Reflecting on Sabre Insurance Group's (LON:SBRE) Share Price Returns Over The Last Three Years

By
Simply Wall St
Published
March 18, 2021
LSE:SBRE

In order to justify the effort of selecting individual stocks, it's worth striving to beat the returns from a market index fund. But in any portfolio, there are likely to be some stocks that fall short of that benchmark. We regret to report that long term Sabre Insurance Group plc (LON:SBRE) shareholders have had that experience, with the share price dropping 11% in three years, versus a market decline of about 13%. There was little comfort for shareholders in the last week as the price declined a further 3.5%.

View our latest analysis for Sabre Insurance Group

There is no denying that markets are sometimes efficient, but prices do not always reflect underlying business performance. By comparing earnings per share (EPS) and share price changes over time, we can get a feel for how investor attitudes to a company have morphed over time.

Although the share price is down over three years, Sabre Insurance Group actually managed to grow EPS by 3.3% per year in that time. This is quite a puzzle, and suggests there might be something temporarily buoying the share price. Alternatively, growth expectations may have been unreasonable in the past.

Given that EPS is up and the share price is down, it seems clear the market is less excited about the business than it was. Of course, this could spell opportunity because if the EPS growth continues long term, it seems very likely the share price will rise too.

You can see below how EPS has changed over time (discover the exact values by clicking on the image).

earnings-per-share-growth
LSE:SBRE Earnings Per Share Growth March 18th 2021

We like that insiders have been buying shares in the last twelve months. Having said that, most people consider earnings and revenue growth trends to be a more meaningful guide to the business. This free interactive report on Sabre Insurance Group's earnings, revenue and cash flow is a great place to start, if you want to investigate the stock further.

What About Dividends?

As well as measuring the share price return, investors should also consider the total shareholder return (TSR). The TSR incorporates the value of any spin-offs or discounted capital raisings, along with any dividends, based on the assumption that the dividends are reinvested. It's fair to say that the TSR gives a more complete picture for stocks that pay a dividend. We note that for Sabre Insurance Group the TSR over the last 3 years was 4.1%, which is better than the share price return mentioned above. The dividends paid by the company have thusly boosted the total shareholder return.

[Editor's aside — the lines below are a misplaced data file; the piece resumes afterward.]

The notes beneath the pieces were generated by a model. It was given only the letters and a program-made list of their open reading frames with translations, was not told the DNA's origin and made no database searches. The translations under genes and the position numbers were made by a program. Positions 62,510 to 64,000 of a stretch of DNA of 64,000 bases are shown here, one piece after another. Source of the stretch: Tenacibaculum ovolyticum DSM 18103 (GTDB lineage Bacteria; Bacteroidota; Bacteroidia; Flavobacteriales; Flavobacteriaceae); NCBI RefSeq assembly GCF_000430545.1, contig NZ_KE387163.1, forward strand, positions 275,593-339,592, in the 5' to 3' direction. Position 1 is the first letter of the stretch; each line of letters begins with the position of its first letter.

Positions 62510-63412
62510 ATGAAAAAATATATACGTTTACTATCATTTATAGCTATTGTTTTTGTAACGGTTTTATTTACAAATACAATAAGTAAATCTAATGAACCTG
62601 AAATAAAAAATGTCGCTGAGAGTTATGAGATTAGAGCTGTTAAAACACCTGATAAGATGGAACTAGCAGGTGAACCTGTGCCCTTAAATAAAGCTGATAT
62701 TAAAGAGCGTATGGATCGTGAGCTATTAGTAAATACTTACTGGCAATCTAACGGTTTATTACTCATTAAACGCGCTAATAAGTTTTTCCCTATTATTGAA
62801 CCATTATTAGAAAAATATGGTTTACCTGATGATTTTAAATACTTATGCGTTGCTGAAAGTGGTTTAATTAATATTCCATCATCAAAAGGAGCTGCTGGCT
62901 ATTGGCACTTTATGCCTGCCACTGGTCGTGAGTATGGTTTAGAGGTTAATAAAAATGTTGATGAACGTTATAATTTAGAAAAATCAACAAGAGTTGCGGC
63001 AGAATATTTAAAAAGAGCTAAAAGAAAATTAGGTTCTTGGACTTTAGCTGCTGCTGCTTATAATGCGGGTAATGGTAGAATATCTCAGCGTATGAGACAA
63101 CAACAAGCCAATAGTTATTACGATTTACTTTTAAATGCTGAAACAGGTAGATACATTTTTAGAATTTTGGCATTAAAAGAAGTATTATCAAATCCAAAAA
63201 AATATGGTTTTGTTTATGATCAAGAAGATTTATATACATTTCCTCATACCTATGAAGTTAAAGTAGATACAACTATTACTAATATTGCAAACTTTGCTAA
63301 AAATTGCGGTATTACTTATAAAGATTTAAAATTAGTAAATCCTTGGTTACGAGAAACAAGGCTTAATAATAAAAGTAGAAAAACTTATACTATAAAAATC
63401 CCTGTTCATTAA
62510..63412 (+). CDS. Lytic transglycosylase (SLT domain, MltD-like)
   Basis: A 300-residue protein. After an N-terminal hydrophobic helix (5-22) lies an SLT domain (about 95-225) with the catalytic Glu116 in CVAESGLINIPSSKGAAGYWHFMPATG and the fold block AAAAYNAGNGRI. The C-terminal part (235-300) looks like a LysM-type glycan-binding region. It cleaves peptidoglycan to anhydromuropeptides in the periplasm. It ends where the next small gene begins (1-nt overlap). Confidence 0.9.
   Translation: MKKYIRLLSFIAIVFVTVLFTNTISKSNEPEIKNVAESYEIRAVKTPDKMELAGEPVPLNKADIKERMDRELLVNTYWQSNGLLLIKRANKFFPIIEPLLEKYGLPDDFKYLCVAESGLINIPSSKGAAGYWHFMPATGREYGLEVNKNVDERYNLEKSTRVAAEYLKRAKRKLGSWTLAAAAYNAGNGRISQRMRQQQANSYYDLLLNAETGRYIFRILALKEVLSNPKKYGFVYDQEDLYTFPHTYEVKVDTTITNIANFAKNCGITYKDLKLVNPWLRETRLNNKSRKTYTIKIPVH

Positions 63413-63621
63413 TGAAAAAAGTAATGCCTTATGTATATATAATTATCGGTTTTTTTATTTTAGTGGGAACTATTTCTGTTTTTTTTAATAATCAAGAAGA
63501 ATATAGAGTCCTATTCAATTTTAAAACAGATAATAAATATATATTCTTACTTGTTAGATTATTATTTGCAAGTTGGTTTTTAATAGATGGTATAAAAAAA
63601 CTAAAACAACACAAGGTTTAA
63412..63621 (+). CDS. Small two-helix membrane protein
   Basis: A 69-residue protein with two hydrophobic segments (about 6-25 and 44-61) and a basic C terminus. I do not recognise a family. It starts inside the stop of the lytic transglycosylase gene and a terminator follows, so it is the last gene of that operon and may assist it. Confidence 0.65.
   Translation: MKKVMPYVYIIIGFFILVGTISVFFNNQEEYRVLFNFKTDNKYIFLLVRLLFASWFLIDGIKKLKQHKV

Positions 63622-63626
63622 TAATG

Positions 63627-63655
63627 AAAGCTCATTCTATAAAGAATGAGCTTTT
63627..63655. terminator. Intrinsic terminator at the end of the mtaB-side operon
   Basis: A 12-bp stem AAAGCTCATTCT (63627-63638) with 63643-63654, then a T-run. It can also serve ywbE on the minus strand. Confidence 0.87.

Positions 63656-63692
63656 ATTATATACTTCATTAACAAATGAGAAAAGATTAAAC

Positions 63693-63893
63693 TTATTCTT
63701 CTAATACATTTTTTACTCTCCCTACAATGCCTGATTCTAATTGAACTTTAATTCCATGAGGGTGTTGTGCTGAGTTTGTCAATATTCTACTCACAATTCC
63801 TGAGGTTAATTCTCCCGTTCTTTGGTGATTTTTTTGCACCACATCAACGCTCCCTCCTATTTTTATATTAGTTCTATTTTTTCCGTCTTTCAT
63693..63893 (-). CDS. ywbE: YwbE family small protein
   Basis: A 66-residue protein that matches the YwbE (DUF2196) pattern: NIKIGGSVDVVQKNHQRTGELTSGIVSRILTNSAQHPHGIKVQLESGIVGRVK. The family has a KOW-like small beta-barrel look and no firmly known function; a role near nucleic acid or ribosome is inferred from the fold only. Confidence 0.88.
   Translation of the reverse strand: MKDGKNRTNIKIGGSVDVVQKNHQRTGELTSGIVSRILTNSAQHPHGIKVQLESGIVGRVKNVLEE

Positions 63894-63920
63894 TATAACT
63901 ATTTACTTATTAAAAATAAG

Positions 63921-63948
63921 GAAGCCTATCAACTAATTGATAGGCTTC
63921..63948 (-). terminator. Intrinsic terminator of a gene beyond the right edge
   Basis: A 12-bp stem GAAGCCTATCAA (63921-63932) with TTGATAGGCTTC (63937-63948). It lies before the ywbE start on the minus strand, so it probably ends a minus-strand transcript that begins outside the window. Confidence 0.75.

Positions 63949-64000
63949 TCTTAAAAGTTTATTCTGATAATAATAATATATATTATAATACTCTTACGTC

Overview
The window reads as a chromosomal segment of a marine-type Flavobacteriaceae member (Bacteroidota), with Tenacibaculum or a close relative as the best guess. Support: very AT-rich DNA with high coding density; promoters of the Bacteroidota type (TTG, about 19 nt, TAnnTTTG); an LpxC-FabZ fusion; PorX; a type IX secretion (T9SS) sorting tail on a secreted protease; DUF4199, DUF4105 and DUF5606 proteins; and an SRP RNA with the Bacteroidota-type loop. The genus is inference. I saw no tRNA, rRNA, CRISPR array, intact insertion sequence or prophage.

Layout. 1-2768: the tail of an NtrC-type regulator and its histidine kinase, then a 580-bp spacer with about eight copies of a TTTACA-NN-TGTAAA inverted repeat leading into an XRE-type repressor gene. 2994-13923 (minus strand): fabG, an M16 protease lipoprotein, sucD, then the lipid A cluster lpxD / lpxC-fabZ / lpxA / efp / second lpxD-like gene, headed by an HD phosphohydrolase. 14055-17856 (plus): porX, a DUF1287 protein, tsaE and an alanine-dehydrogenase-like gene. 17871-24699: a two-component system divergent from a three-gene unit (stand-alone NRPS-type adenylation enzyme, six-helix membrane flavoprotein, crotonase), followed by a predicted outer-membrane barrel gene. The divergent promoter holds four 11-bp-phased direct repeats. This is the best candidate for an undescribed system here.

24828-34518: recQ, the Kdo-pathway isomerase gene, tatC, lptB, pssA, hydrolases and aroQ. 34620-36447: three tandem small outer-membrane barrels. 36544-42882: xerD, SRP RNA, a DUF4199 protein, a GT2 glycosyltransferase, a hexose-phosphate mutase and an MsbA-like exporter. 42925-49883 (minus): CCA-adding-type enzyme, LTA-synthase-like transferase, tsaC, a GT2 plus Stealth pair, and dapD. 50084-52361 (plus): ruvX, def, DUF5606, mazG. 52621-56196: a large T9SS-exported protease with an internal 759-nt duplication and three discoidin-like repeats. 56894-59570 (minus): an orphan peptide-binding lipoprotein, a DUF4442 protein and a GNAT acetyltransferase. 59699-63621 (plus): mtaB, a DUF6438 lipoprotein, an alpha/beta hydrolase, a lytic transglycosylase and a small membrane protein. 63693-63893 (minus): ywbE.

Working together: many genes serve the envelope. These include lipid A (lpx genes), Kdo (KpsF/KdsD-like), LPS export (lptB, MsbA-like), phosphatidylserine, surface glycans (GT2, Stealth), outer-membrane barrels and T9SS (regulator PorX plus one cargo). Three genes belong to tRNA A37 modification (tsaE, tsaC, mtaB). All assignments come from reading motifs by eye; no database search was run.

A Different Perspective

Sabre Insurance Group shareholders are up 12% for the year (even including dividends). While you don't go broke making a profit, this return was actually lower than the average market return of about 46%. On the bright side that gain is actually better than the average return of 1.4% over the last three years, implying that the company is doing better recently. If the share price is up as a result of improved business performance, then this kind of improvement may be sustained. While it is well worth considering the different impacts that market conditions can have on the share price, there are other factors that are even more important. Consider for instance, the ever-present spectre of investment risk. We've identified 1 warning sign with Sabre Insurance Group , and understanding them should be part of your investment process.

There are plenty of other companies that have insiders buying up shares. You probably do not want to miss this free list of growing companies that insiders are buying.

Please note, the market returns quoted in this article reflect the market weighted average returns of stocks that currently trade on GB exchanges.

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This article by Simply Wall St is general in nature. It does not constitute a recommendation to buy or sell any stock, and does not take account of your objectives, or your financial situation. We aim to bring you long-term focused analysis driven by fundamental data. Note that our analysis may not factor in the latest price-sensitive company announcements or qualitative material. Simply Wall St has no position in any stocks mentioned.
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